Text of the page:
As pointed out earlier (by Pavan and Karthik), Bangalore has not only seen a rapid growth from about 200 sqkm to around 709.5 sqkm, but a failure of infrastructure and governance to catch up with such growth. The recently released BBMP restructuring report prepared by  a 3-member expert committee, points out that the existing 198 wards in the BBMP area demarcated in 2007 were based on the 2001 census. From 2001-11, the city expanded by 44.6 per cent, one of the highest in its comparable class in the world. During the same period, while the inner core areas grew by about 18 per cent, the outer regions expanded by more than 100 per cent. The report further states that 43 wards have a population more than 50,000 (based on 2011 Census) and the largest ward, Horamavu, is well over 1.1 lakhs at the moment. Compare this to the ward size recommended to be fixed ideally between 20,000 for the outer growth areas and 30,000 for the inner city areas.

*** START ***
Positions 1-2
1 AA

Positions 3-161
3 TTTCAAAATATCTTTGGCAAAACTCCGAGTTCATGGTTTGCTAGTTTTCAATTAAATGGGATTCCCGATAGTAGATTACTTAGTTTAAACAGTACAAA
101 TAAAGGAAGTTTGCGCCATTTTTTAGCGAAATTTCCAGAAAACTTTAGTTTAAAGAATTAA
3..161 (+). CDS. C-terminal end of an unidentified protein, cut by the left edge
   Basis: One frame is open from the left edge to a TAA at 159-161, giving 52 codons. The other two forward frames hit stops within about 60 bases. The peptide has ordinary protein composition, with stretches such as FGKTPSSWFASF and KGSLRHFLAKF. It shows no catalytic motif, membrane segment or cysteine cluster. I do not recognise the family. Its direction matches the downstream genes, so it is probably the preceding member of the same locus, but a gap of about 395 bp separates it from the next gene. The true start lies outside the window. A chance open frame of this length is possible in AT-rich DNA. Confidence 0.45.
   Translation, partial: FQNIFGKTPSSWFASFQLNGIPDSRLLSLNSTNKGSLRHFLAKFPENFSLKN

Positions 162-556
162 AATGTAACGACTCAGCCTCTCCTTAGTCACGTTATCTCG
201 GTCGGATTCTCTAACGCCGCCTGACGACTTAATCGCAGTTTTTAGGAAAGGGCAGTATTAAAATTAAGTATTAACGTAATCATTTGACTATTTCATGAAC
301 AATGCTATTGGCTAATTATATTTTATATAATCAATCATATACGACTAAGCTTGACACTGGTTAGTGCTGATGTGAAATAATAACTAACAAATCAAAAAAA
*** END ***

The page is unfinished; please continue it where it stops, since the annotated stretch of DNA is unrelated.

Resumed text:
Coming back to one of the main triggers of the protests – traffic. It is a norm in Whitefield and ORR regions for people to waste many productive hours negotiating traffic pileups. While narrow roads, potholes, lack of pavements, etc. contribute to the traffic jams, the primary issue, especially in Whitefield, is that the suburb has only two access points and no alternate routes. This nightmare scenario could have been averted had the city administration planned a more robust road network with multi-modal public transport options like commuter rail and bus rapid transit systems when it was wooing IT companies to set up shop. Furthermore, the problems not only stop at bad planning, but also extend to haphazard announcements of one-ways and arbitrary banning of U-turns leading to circuitous routes.